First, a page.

Canada: British Columbia’s Battle Against the Opioids Crisis

In efforts to combat a deadly opioids crisis, British Columbia (BC) became the first province in Canada to decriminalize the use of hard drugs last year. However, the policy is now encountering resistance, casting doubt on its future.

Former Vancouver Mayor Kennedy Stewart shared a poignant personal experience that underscored the severity of the crisis. Every Monday, he would receive an email listing the individuals who had succumbed to drug overdoses in the city the previous week. Three years ago, that grim roster included the name of a relative – his brother-in-law’s sister, Susan Havelock.

“She died out here on the street at two o’clock in the morning,” Mr. Stewart recounted to the BBC from his office in Downtown Vancouver, gesturing towards the cityscape beyond.

“When it infiltrates your own family, you truly grasp the severity of this entire situation.”

North America finds itself embroiled in a perilous drug crisis. In the United States, fatal overdoses surged to over 112,000 for the first time last year.

Nowhere is this crisis more palpable than in British Columbia (BC), Canada, where the emergency was initially declared a public health crisis in 2016. Last year, the province witnessed a staggering record of over 2,500 overdose deaths.

Approximately 225,000 individuals are estimated to use illicit drugs in BC, and experts caution that a hazardous street drug supply, tainted with fentanyl and other substances, exposes each of them to the risk of fatal overdose.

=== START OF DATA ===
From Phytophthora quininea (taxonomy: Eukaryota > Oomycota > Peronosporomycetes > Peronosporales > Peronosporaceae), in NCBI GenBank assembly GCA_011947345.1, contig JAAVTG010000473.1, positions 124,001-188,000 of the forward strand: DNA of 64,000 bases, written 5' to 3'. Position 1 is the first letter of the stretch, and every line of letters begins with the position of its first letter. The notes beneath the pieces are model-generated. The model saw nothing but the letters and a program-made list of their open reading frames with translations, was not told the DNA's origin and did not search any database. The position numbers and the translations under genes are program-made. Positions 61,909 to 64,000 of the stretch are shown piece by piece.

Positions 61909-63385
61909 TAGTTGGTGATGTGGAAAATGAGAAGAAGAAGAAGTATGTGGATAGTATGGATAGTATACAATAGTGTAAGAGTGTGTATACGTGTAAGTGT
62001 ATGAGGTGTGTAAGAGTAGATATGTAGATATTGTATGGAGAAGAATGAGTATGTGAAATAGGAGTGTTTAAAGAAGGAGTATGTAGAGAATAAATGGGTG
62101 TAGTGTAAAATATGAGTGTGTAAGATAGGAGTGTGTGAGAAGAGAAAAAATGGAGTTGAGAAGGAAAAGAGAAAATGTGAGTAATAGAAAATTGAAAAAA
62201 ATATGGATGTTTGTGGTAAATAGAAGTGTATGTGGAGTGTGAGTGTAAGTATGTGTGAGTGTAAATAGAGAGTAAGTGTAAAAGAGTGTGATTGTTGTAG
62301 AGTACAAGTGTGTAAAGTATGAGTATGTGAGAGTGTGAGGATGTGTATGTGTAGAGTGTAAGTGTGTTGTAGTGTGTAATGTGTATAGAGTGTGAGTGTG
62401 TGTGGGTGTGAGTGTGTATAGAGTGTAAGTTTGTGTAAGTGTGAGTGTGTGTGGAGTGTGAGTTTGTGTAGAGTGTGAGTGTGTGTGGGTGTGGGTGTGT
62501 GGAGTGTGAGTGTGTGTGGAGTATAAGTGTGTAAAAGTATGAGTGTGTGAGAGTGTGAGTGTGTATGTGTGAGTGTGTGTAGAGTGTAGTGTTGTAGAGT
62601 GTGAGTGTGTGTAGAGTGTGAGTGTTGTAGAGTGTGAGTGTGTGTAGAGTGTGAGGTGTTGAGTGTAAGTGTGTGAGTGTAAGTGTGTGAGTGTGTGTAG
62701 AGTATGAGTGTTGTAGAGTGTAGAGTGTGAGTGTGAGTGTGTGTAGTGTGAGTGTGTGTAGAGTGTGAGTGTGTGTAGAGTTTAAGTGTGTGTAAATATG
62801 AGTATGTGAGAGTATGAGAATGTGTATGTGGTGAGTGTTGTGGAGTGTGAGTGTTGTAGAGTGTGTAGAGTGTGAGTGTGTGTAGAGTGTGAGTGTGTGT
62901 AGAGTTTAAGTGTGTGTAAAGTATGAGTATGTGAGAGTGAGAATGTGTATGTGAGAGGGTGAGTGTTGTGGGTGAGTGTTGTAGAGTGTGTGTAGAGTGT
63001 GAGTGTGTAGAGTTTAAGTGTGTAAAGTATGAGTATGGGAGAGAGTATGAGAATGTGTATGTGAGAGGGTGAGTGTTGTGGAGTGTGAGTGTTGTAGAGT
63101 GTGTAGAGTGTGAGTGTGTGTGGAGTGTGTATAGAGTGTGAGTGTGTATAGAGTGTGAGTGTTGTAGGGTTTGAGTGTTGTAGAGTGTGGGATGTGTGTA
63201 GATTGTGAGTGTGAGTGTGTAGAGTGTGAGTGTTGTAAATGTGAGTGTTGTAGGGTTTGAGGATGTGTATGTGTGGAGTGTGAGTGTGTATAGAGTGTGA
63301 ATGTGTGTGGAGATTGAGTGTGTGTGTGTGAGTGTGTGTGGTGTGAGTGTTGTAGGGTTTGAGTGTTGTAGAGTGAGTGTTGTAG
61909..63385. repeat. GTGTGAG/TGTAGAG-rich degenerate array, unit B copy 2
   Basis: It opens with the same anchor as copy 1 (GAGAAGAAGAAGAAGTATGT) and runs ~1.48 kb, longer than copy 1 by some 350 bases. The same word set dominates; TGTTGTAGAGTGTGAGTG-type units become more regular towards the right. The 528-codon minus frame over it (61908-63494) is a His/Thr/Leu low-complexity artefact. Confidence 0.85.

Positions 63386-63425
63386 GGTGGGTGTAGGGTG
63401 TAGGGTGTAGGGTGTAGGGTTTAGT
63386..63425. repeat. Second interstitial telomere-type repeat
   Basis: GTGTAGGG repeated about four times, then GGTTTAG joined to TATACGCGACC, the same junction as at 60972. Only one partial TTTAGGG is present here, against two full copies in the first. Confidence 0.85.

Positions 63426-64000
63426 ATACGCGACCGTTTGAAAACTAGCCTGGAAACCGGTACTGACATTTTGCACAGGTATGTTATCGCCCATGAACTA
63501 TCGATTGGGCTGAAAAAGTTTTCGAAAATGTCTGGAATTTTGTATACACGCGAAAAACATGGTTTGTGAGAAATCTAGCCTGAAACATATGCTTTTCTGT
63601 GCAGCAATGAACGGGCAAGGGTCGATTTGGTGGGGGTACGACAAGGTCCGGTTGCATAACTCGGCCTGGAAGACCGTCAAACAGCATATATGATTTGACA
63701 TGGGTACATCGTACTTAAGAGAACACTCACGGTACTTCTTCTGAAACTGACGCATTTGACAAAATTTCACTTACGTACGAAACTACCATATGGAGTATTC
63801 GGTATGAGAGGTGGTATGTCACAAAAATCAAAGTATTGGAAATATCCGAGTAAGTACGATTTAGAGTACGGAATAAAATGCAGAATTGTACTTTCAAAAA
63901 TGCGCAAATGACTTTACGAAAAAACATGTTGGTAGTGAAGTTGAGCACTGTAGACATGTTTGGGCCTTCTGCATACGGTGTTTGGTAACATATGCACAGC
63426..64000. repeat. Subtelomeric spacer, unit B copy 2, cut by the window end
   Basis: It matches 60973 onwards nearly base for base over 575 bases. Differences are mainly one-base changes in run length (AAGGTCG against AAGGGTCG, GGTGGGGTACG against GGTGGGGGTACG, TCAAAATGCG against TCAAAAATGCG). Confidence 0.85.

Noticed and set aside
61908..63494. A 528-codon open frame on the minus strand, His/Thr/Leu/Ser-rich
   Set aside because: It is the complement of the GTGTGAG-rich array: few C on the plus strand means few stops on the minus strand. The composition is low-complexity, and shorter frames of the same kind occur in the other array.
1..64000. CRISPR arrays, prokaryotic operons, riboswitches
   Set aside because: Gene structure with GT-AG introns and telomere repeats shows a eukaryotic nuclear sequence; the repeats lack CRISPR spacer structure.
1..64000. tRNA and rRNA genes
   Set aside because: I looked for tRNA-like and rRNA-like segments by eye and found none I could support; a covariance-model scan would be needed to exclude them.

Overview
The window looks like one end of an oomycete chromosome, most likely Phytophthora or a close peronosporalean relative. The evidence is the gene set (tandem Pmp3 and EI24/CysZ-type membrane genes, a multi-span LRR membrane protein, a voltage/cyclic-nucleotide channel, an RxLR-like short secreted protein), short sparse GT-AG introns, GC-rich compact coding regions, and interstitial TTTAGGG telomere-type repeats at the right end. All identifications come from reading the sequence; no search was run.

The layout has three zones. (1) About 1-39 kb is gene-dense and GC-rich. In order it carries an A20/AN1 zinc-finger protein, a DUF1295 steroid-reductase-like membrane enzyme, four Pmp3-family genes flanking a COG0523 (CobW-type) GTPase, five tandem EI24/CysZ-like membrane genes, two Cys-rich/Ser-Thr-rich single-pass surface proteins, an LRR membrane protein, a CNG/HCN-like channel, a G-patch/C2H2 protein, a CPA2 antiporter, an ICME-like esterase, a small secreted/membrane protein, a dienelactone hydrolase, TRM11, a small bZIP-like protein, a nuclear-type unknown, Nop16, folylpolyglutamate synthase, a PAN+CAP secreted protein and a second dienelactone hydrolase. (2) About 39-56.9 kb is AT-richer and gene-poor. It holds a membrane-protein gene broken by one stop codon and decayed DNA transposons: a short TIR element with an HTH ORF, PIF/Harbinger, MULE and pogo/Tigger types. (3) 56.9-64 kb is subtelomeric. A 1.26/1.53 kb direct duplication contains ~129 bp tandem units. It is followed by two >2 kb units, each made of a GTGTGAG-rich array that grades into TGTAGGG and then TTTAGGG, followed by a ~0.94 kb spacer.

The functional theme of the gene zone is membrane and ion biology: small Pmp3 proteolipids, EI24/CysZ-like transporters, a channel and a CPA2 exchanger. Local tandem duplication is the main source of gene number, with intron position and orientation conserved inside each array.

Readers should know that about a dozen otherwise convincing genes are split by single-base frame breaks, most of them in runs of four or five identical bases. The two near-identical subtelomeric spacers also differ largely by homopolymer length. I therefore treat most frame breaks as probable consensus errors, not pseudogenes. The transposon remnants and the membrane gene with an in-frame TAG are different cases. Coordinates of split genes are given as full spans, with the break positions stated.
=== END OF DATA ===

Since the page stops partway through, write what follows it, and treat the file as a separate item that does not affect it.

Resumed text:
In January 2023, British Columbia (BC) took a bold step to address the crisis by becoming the first – and only – province in Canada to decriminalize the possession of small amounts of hard drugs. The aim was to “reduce barriers and stigma” preventing those with severe drug addiction from accessing life-saving help or treatment.

Implemented as a pilot program until 2026, the BC initiative allows adults to possess up to 2.5 grams of heroin, fentanyl, cocaine, or methamphetamine without facing arrest, charges, or having their drugs confiscated, with exceptions around schools and airports.

However, just over a year into the project, it has faced mounting criticism from some residents and political opponents. They have labeled it a “harmful experiment” lacking safeguards for the public, claiming it has “utterly failed” to reduce drug overdose deaths.

In response, BC introduced a bill to broaden the areas where drug use is prohibited, extending beyond schools and airports to include playgrounds, residential areas, and business districts. However, the BC Supreme Court has temporarily blocked this expansion, citing concerns that it could cause “irreparable harm” to people who use drugs.

In 2023, British Columbia hit a grim milestone of more than 2,500 drug overdose deaths

Supporters of decriminalization are now concerned that public support for the policy is waning.

Deputy Chief Fiona Wilson of the Vancouver Police Department, also serving as president of the BC Association of Chiefs of Police, expressed her disappointment, emphasizing the common goal of avoiding criminalization of individuals due to drug use, which should be approached as a health issue.

This debate extends beyond major cities like Vancouver to places like Port Coquitlam, a suburban area with a population of 60,000 situated east of Vancouver, known for its walking trails, public parks, and single-family homes.

For Mayor Brad West, an altercation during a child’s birthday party served as the “last straw,” prompting his concerns.

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